THE WASHINGTON TIMES
A report from a liberal think tank yesterday criticized the “right-wing domination of talk radio,” saying the current landscape does not serve all Americans.
In a report titled “The Structural Imbalance of Political Talk Radio,” the Center for American Progress concluded that 91 percent of weekday talk radio is conservative, compared with liberal content at 9 percent. The group, which said it analyzed 257 news and talk stations owned by the five biggest radio broadcasters, calls for stricter media-ownership limits and public-interest requirements.
“There is little free speech or free choice in a market system that pushes out one-sided information 90 percent of the time on the radio,” said John Halpin, a senior fellow at the center. “Radio stations are licensed to operate in the public interest. Promoting one point of view over all others does not meet any reasonable public-interest standard.”
The study also analyzed all commercial news and talk stations in the top 10 markets, where it deemed 76 percent of programming conservative and 24 percent liberal.
Democrats seized on the findings, touting the study as further evidence that government intervention to make the media more “fair” is needed.
“The American people should have a wide array of news sources available to them. The more opinions they can hear, the more news sources they can learn from, the better able they will be to make decisions,” said Jeff Lieberson, spokesman for Rep. Maurice D. Hinchey, New York Democrat.
Mr. Hinchey is preparing to reintroduce his Media Ownership Reform Act, which among other proposals calls for a return to the “Fairness Doctrine,” a long-held requirement that broadcasters give equal time to opposing views when covering political issues. The doctrine was repealed in 1987 because it violated the First Amendment.
The legislation didn’t make it out of committee the last time around, but Mr. Lieberson said the congressman is “politically realistic” and might look to attach pieces of the bill to other legislation.
Talk radio has even come under fire from the right recently. Sen. Trent Lott, Mississippi Republican, complaining about the unpopularity of the immigration bill, told the New York Times, “Talk radio is running America. We have to deal with that problem.”
Liberal talk-radio network Air America, which was bailed out of bankruptcy in January by real estate tycoon Stephen L. Green, likened the talk-show situation to racism.
“If it was wrong and self-wounding for white baseball owners to refuse to hire black players in the 1940s, until Branchy Rickey made history with Jackie Robinson, then it’s wrong today for a handful of mega-owners to refuse to provide diverse voices to the diverse communities who listen to radio,” said Mark Green, president of Air America.
Conservatives and talk-radio types dismissed the study, both challenging its methodology and calling its recommendations unconstitutional.
“Nothing in this report addresses the tremendous impact that public radio has,” said Chris Berry, general manager of D.C. conservative talk station WMAL-AM (630). “The fact is, many people, even NPR listeners, consider public radio if not liberal, then certainly in the category of ‘progressive.’ ”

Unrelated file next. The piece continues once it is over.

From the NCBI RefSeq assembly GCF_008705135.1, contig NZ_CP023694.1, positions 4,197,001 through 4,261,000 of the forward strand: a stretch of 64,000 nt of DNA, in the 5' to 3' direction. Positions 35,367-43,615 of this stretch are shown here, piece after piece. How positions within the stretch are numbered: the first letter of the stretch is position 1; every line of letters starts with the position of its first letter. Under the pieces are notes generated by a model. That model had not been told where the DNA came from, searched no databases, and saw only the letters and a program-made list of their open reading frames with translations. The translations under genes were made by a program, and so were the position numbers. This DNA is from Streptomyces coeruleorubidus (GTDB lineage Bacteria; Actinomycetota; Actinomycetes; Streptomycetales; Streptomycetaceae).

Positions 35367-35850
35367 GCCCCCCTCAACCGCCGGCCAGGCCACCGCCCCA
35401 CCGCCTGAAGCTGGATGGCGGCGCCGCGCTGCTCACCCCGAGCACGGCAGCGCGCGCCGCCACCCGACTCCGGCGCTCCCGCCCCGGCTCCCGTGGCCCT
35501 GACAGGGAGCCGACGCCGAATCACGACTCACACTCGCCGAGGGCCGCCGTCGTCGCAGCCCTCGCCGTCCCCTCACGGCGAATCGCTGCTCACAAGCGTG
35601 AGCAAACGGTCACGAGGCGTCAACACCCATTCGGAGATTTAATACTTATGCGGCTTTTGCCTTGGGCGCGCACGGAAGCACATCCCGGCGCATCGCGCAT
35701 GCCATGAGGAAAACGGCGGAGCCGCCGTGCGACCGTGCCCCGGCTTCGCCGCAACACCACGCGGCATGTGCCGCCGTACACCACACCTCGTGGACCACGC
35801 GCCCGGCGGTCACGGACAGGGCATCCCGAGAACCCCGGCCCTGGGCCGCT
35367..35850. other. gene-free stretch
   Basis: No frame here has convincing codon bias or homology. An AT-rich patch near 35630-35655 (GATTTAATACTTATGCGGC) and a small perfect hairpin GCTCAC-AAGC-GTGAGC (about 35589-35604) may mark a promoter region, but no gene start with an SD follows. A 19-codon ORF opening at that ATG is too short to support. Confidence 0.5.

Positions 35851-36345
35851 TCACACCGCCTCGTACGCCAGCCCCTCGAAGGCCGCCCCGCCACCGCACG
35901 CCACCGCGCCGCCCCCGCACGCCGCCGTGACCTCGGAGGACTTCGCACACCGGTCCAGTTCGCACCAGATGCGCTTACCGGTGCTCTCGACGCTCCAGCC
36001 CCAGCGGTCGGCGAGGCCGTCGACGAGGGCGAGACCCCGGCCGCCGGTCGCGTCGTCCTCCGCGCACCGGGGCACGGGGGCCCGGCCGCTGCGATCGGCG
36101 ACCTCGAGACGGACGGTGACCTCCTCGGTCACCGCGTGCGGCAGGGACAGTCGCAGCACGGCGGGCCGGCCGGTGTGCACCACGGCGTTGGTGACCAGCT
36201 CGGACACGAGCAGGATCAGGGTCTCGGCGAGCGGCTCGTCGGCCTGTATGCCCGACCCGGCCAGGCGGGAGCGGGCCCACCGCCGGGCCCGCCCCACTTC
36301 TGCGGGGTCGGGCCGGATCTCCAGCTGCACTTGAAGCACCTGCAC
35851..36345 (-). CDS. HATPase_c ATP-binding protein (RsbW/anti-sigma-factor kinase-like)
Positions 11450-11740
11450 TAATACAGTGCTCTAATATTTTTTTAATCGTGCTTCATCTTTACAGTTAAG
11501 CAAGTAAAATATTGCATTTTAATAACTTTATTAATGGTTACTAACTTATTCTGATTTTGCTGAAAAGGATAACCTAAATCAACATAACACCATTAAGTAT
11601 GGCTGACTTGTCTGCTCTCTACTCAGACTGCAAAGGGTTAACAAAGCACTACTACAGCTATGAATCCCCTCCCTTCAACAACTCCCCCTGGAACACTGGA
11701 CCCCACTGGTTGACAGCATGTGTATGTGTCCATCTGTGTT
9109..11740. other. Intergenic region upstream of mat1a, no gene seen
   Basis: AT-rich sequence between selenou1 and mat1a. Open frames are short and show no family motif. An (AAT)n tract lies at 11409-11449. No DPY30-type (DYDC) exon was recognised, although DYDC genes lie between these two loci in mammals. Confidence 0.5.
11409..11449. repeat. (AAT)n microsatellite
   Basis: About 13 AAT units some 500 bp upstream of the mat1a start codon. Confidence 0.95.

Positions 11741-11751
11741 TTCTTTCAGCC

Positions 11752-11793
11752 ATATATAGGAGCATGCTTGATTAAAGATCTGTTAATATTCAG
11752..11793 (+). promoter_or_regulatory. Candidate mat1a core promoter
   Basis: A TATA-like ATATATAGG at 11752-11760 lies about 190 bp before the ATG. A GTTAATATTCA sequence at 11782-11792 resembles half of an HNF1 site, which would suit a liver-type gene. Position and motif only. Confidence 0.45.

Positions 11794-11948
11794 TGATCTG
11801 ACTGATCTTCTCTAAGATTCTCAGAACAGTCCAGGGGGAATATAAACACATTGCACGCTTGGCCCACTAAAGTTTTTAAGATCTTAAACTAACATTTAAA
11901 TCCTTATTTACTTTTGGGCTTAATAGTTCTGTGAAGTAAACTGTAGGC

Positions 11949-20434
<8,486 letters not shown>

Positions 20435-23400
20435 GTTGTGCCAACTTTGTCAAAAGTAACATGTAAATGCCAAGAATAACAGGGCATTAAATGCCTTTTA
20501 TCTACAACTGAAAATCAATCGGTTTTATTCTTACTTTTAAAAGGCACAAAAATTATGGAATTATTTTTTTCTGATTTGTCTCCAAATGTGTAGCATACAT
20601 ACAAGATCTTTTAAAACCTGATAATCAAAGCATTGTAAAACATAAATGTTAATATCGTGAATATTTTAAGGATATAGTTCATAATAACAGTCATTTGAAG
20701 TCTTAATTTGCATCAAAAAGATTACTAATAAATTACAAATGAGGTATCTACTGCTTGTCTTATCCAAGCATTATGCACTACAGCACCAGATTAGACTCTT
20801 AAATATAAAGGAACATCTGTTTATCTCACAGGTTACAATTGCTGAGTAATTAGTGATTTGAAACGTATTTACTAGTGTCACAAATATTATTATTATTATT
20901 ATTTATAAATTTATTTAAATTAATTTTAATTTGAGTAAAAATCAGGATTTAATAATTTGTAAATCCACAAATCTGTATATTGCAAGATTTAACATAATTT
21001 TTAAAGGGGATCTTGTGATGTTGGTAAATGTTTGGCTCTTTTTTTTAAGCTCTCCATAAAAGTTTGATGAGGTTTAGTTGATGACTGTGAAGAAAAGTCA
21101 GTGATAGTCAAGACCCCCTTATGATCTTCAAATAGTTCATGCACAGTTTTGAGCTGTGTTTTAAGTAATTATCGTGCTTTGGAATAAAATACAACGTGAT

In the Arbitron winter ratings, D.C. public radio outlet WETA-FM (90.9) scored a 4.9 share — although it changed to classical music in the middle of the ratings period — and WAMU-FM (88.5) had a 4.3 share. Together, the public stations top the most-listened-to commercial station, urban WHUR-FM (96.3), which had a 6.9 share.
Moreover, Mr. Berry noted, the report does not include morning FM radio shows that are topical or cover political issues, especially programs targeted at black listeners.
WMAL is owned by Citadel Broadcasting, one of the five major broadcasters examined in the Center for Progress study, whose results argue that Clear Channel Communications has the most liberal talk content in absolute terms — 229 hours a week, or 14 percent of its programming. As a percentage, CBS devotes the most time to liberal talk at 26 percent; followed by Clear Channel at 14 percent and Citadel, Cumulus and Salem all at zero percent liberal (and 100 percent conservative).
“I think that it basically is saying that conservative talk radio is dominated by conservatives,” said Michael Harrison, editor of Talkers magazine. “I don’t know what it means. If it’s an attempt to reinstate the Fairness Doctrine, that’s unconstitutional. If it’s to try to end consolidation, it’ll create a bunch of independent radio stations that will go out of business because of the economics of 2007.”
Among its prescriptions, the study calls for broadcast licensees to demonstrate how they are serving the public interest.
Both Mr. Harrison and Mr. Berry questioned how such requirements, as well as the Fairness Doctrine, might be enforced.
“My biggest question there is who decides what’s fair,” Mr. Berry said. “To have someone who in some way is policing the airwaves like this violates the very tenets of the First Amendment.”
Dennis Wharton, spokesman for the National Association of Broadcasters, which represents radio companies, called “the notion that radio caters to only one political party or one ideology” “simply fantasy.”
Added Mr. Berry: “If liberal talk-radio stations were viable, there would be hundreds of them. If people don’t want to listen to conservative talk radio, they don’t have to.”